24. David says:

    I wondered if that was what you meant. So that law is actually being enforced in Utah? That was one of the concerns I expressed about the Virginia amendment, which no one, including the Attorney General, seemed able to address. It certainly seems to me that barring a religious sacrament unless it has a state license associated with it is a violation of the First Amendment.

    The person who raised this flag for me is a devout Anabaptist. He is generally not a friend of the gay community, but we’re sure on the same page on this one.

  25. Jack says:

    Yes, the law is being enforced in Utah. (BTW, outlawing polygamy was a requirement imposed by the federal government to accept Utah as a state.)

  26. David says:

    “[i]t is illegal for someone to solemnize a marriage without those licenses.”

    This is a genuine, concrete threat to our rights under the first amendment. I am unaware of any cases of this law being enforced in Virginia, but it remains on the books and theoretically could be. If people like Jay Ahlemann are concerned about the erosion of our religious liberties, why aren’t they screaming from the rooftops about this? Why are they putting their resources into disseminating lies about the proposed hate crimes bill, instead of opposing a bad law that actually exists? (I don’t really expect you to answer that. Besides, I think I know why.)

    Is enforcement of this law in Utah being challenged on constitutional grounds?

  27. Jack says:

    It was challenged, and lost: Reynolds v. United States, 98 U.S. 145. (1879)

  28. David says:

    I’m not sure we’re talking about the same thing. I’m asking about the law that makes it a crime to perform the religious rite of marriage in the absence of a marriage license from the state, not the law banning polygamy.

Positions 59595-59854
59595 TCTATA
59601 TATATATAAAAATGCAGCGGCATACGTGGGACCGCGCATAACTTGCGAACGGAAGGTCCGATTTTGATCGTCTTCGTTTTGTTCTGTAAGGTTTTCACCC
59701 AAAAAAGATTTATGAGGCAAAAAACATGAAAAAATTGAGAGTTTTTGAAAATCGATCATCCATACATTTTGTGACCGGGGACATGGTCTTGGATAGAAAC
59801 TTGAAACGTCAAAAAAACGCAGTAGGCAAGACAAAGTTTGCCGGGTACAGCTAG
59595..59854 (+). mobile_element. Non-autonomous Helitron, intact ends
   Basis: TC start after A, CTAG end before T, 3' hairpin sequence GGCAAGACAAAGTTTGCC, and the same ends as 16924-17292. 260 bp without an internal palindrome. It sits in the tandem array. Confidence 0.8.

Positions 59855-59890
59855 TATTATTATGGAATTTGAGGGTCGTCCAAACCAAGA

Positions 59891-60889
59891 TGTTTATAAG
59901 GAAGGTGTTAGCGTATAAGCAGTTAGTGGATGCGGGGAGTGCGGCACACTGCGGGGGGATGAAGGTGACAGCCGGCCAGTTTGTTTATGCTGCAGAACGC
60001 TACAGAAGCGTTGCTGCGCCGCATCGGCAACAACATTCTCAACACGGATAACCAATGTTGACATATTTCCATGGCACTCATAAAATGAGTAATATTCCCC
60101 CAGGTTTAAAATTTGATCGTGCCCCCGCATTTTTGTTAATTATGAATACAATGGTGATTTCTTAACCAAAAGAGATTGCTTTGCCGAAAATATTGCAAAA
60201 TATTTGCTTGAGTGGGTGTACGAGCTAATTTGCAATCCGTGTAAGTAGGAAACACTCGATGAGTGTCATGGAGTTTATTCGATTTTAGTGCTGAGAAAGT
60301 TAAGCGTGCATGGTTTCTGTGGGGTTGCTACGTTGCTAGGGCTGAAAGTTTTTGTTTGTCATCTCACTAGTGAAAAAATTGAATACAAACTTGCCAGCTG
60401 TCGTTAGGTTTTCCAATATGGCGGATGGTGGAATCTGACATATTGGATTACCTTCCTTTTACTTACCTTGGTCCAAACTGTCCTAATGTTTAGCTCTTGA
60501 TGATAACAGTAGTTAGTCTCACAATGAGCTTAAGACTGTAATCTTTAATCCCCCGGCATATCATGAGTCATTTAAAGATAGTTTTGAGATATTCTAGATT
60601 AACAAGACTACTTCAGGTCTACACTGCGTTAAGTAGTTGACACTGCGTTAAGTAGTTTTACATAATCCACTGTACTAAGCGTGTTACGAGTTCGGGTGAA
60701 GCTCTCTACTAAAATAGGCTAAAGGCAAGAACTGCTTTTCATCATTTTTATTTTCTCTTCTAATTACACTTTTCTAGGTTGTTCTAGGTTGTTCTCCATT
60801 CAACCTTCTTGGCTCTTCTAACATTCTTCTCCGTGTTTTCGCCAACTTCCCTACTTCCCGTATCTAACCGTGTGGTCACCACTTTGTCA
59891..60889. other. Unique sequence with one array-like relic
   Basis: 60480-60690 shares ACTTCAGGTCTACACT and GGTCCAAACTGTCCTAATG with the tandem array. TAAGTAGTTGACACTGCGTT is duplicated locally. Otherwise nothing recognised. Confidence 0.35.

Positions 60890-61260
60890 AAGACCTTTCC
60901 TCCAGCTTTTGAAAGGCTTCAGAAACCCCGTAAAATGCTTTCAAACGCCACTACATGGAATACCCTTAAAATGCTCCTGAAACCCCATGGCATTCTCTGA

29. Jack says:

    Sorry. I misunderstood you.

    Anyway, I have not found such a court challenge, but I did find this article. Make sure you follow the link to the pastor’s whole message. He’s good.

    It seems to me this would be a great case to try. (The following is NOT meant to be snippy or snide, but serious.) I think you and Jonathan should find a Unitarian priest that is willing to perform a marriage ceremony for you here in Virginia, and publish the announcement in the Washington Post. Reading the Virginia Code 20-13, I don’t think there’s a great risk to liberty or property. You’ll have to walk the links in the Code, but there does not seem to be any penalty mentioned, or even what level of “crime” it might be (3rd degree misdemeanor or whatever) to get married without a license.

    If you’re not trying to claim “Married Filing Jointly” on your taxes or any other government-mandated benefits, I don’t see what the state can do about it.

  30. David says:

    Actually, people do that all the time. That’s why I would be surprised to find a similar law in Utah being enforced.

    It just seems obvious to me that challenging such religious rites would buy one a short trip to court. Perhaps I am too trusting.

  31. Jack says:

    I would hope you are correct, but when we have a Supreme Court that upholds bans on election advertisements during election season, but protects pornography, any thing’s possible

  32. David says:

    Jack, sorry it took me so long to get back to this, if you are still reading. Interesting link to Pastor Trewhella. I agree wholeheartedly with this part:

    The definition of a “license” demands that we not obtain one to marry. Black’s Law Dictionary defines “license” as, “The permission by competent authority to do an act which without such permission, would be illegal.” We need to ask ourselves- why should it be illegal to marry without the State’s permission? …

    …You must understand that the authority to license implies the power to prohibit. A license by definition “confers a right” to do something. The State cannot grant the right to marry. It is a God-given right.

    I think that is exactly the crux of the matter. Then we quickly part company over this head-scratcher: He provides a good condensed history of how marriage law ended up where it is today, with the State having used it as a vehicle to usurp all of these individual liberties that should be the purview of the family – so far, so good. Then he drops this non sequitur:

    (As for homosexuals marrying, outlaw sodomy as God’s law demands, and there will be no threat of sodomites marrying.)

    This has provided my household with a great deal of entertainment, as you might imagine. I trust I need not explain this further.